The Whanganui River: 5 days in a Canadian canoe, North Island, New Zealand

Jonny Pascoe put the trip together as part of his two-month ‘retirement expedition’ to the North Island. Numbers had grown to a lucky thirteen and we gathered at Jamie Anderson’s farm near Fielding. Seven Canadian canoes were loaded onto the trailer behind the mini-bus to take us to the start- an empty stretch of riverbank on a small tributary of the Whanganui River. We sorted and stowed our gear and share of expedition equipment- tents, sleeping bags, mattresses, cooking pots and food and drink for fourteen people for five days. Jamie was a master of his art, his equipment included a camp oven from which he miraculously produced roast meat, fresh scones and muffins, and an enormous thermoset made from a domestic copper hot water cylinder, capable of boiling 35 litres of water in no time at all. Gourmet bush cuisine no less- we did not go hungry. The canoes were open Canadians, 17 feet long with one seat in the bow, a central stowage section and another seat in the stern for the steersman who was effectively the skipper. Betty and I began the trip with Betty in the bow and me in the stern and quickly settled into a routine that worked well enough. Between the two of us, our gear, the tent, 25 litres of fresh water and a large crate of kitchenware, we carried a considerable payload. Even so, the canoe remained quite manoeuvrable and was responsive even at critical moments.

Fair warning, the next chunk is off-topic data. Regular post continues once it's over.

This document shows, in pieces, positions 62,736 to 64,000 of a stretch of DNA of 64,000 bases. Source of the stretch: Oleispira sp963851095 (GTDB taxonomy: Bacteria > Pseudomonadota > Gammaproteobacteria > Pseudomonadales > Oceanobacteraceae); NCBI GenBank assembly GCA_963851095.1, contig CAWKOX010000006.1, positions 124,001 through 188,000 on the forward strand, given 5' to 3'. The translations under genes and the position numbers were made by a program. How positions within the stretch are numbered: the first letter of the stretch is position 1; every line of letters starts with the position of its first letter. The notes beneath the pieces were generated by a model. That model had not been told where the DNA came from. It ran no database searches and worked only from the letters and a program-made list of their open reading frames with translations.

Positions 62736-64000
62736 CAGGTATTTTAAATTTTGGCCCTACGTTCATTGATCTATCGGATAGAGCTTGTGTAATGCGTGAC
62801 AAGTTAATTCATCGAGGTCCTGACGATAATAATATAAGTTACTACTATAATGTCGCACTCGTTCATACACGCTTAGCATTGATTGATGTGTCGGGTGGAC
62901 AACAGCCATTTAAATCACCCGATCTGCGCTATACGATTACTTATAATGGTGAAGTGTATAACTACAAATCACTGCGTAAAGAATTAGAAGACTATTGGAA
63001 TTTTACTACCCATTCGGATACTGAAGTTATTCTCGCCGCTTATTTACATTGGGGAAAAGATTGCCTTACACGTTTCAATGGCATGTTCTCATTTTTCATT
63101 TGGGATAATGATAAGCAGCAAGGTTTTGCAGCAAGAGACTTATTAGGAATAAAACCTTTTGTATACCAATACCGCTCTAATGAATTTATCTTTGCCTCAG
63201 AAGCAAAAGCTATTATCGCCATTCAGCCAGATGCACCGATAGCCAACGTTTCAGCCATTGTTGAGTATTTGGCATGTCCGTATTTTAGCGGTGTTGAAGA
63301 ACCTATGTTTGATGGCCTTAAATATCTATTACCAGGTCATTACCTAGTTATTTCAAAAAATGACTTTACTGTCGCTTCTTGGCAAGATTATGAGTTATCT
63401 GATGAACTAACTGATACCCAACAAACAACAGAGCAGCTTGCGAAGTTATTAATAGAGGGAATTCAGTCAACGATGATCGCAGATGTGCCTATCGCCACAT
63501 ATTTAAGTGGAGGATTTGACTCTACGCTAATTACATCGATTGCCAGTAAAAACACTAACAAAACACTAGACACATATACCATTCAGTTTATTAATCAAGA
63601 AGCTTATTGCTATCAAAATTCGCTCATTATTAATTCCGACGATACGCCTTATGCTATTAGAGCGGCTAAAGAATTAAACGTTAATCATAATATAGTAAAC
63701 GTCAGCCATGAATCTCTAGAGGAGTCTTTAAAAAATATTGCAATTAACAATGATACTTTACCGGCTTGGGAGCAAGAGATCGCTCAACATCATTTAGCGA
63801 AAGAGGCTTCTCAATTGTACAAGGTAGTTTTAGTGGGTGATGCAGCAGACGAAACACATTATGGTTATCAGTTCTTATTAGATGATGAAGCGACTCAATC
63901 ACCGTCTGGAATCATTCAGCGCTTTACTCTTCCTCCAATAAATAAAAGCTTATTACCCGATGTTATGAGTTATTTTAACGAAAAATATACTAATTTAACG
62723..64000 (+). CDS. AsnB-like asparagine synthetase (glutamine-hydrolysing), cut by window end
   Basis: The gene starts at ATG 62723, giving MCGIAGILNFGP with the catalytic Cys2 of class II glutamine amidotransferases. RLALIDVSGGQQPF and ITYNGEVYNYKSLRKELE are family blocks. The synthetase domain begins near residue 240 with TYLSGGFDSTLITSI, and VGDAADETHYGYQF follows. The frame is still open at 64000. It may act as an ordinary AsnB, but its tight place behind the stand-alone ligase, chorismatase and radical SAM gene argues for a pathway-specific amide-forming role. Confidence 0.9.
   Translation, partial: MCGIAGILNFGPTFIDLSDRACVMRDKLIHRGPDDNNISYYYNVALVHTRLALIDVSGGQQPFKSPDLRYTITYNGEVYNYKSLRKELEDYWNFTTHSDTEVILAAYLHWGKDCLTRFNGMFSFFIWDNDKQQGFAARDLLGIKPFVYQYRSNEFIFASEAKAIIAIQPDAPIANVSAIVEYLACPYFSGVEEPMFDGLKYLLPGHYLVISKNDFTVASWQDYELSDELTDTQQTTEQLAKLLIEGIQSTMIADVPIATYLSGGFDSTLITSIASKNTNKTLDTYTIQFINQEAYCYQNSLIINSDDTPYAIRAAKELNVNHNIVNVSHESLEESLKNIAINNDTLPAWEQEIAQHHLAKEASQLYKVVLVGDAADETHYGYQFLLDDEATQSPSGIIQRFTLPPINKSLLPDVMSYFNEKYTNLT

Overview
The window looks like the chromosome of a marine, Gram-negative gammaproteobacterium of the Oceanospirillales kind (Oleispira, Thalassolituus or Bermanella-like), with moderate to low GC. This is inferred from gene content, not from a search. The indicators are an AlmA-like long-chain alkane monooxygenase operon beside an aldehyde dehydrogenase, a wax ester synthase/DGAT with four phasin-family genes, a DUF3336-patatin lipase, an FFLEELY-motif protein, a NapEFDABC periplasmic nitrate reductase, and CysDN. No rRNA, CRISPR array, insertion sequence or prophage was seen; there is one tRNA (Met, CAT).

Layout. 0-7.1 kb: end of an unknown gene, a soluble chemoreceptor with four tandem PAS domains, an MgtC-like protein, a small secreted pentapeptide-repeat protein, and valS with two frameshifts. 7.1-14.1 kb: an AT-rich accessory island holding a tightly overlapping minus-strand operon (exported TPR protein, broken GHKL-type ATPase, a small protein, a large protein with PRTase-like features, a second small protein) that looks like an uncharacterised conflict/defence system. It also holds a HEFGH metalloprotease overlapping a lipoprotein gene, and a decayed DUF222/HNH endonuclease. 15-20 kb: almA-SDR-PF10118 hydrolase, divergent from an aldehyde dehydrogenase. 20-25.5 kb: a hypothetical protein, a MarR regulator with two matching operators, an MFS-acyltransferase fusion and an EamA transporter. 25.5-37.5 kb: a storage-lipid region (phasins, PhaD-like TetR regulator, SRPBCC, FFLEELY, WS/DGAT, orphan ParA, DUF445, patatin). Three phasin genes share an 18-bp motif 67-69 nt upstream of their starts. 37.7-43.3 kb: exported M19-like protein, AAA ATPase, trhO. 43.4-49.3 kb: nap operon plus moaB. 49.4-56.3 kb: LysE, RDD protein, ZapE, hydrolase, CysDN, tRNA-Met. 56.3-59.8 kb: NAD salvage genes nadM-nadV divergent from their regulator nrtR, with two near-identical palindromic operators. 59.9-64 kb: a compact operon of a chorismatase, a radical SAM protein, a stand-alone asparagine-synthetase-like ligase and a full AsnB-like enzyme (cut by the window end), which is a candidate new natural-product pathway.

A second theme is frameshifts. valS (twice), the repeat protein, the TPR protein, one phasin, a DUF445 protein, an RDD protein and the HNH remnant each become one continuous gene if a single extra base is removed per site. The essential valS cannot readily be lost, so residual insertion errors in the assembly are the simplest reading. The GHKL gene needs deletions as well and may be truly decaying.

All the gear was loaded into the canoes and lashed to the thwarts- a precaution that was to prove wise on a number of occasions in the coming days. Most of us were entitled to a Senior’s Card but we all relished the outdoors and were looking forward to the challenge. It was late afternoon and the first night’s camp was only a couple of tentative hours away. Between the starting place and the get-out point at Pipiriki, 59 miles downstream, there are no roads, no habitation, no cell phone coverage- only the river. And what a river- set between high banks covered with native bush in a hundred shades of green and littered with debris from earlier storms; dead tree trunks- grey, twisted and gnarled into works of art. A spiritual river to the Maori people and their forebears and you can understand why. We certainly saw it at its best, with sunshine all the way. In lashing rain and a headwind it would have been a very different place.